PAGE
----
Last night I finished reading Unbroken: A World War II Story of Survival, Resilience, and Redemption by Laura Hillenbrand. I had the book on my reading list for a long time, but decided to read it now before the movie (directed by Angelina Jolie) is released on December 25.

You probably already know that Unbroken is the true story of Louie Zamperini who survived 45 days on a raft at sea after his plane crashed in the Pacific Ocean. The raft eventually makes it to land where he is taken into custody by the Japanese and becomes a POW for 3 years.

What I didn’t know before reading the book is that he was tortured, physically and mentally, almost every single day for the entire time of his imprisonment by a Japanese officer nicknamed The Bird. The torture that Louie Zamperini suffered was inhumane and sadistic. Reading about it, I was appalled, saddened, horrified and left wondering how a human being can be so cruel to another.

I was planning to write a review of the book. But I find it curious that I finished Unbroken on the same day that the The Senate Report on CIA Torture was released, and so I find myself writing this post.

Paradoxically, today I am proud to be an American. I know that my country is very far from perfect, as the report clearly shows. But, I also know that very few countries would have released such a document to the world, especially so soon after the events in question. I am more proud to be a Democrat. It is thanks to the tireless work of the Senate’s Intelligence Committee staff and its Chair, Senator Diane Feinstein, that we have the report and access to it. I am even proud of John McCain (don’t worry, it won’t last), who is uncharacteristically opposing his Republican colleagues to praise the release of the report.

Yes, it had to be released. Our country needs to take responsibility for its actions, learn from its mistakes, and put systems in place to prevent these practices from ever being used again. Torture debases the person who applies it and the system that condones it. It is a behavior that even animals, supposedly inferior to us humans, do not practice. Furthermore, it does not work. We’ve heard it time and time again. It’s now once again confirmed by the Senate report.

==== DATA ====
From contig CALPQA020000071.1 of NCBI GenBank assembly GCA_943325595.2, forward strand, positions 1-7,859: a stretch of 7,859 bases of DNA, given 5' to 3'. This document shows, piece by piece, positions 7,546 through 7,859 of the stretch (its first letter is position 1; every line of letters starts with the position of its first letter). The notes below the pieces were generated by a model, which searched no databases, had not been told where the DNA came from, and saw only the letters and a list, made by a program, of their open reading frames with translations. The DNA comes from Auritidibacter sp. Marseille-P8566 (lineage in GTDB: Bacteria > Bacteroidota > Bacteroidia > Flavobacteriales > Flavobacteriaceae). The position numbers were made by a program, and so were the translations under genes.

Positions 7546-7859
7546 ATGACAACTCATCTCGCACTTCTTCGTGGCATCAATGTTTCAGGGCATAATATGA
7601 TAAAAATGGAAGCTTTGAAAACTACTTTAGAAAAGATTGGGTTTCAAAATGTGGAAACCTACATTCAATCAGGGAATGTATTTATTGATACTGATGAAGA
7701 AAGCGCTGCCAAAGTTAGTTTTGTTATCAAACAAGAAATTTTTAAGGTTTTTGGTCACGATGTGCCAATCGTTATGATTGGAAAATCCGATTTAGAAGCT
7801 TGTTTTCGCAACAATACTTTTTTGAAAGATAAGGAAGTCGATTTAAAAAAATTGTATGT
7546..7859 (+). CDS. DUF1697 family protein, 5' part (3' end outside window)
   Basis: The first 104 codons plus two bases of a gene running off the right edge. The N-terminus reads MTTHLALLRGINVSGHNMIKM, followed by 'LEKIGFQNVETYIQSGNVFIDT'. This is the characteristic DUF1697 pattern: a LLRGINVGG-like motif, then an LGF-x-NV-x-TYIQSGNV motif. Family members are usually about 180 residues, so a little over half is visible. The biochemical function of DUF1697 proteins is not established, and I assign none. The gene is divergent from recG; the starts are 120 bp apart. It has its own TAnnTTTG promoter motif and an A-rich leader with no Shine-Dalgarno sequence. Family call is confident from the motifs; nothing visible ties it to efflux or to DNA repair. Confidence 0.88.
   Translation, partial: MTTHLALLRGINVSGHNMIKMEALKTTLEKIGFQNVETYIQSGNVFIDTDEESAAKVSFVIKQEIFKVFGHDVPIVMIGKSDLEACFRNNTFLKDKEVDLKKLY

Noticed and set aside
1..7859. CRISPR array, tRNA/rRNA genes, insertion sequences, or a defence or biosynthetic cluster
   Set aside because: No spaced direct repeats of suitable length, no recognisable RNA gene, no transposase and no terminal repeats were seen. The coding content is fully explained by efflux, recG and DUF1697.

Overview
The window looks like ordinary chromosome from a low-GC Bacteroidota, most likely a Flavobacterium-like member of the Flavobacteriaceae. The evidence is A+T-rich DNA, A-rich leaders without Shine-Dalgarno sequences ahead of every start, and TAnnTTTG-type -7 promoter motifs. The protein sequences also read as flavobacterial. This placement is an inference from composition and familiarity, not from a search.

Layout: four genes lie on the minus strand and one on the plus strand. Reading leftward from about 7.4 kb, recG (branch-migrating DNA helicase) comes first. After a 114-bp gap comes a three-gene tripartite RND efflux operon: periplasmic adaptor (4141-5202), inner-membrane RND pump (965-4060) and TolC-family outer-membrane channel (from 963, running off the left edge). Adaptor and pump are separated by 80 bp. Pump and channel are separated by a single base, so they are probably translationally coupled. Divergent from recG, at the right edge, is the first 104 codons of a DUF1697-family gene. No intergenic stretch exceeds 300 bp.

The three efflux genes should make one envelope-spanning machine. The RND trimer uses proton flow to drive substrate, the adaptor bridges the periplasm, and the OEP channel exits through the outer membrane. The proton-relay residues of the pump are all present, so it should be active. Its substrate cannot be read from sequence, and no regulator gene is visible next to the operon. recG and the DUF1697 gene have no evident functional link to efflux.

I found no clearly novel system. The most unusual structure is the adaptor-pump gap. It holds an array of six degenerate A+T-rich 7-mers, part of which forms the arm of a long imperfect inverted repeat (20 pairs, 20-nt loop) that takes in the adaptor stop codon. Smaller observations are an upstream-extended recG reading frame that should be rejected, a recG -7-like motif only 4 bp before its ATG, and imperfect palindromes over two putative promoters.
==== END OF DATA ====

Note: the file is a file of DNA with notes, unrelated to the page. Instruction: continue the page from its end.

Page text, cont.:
Will the release of the report put American lives in jeopardy around the world, those stationed in other countries or being held prisoner by terrorist groups? Perhaps. I hope not. But terrorists, lunatics, extremists, the misinformed and the misguided will use anything as an excuse for their cruelty. We cannot allow them to stop us from doing the right thing. We must not look to them to dictate our actions, but to ourselves. They might be victorious from time to time if victory is defined by the maiming and killing of innocent people. But we cannot fight darkness with darkness, only with light.

The Senate Report not only sheds light on where we went wrong, but gives us a chance to redeem ourselves, to turn away from the dark period in our history when we had to come up with the term “enhanced interrogation” to hide the fact—from others and from ourselves— that we were actually engaging in torture.

Let there be light.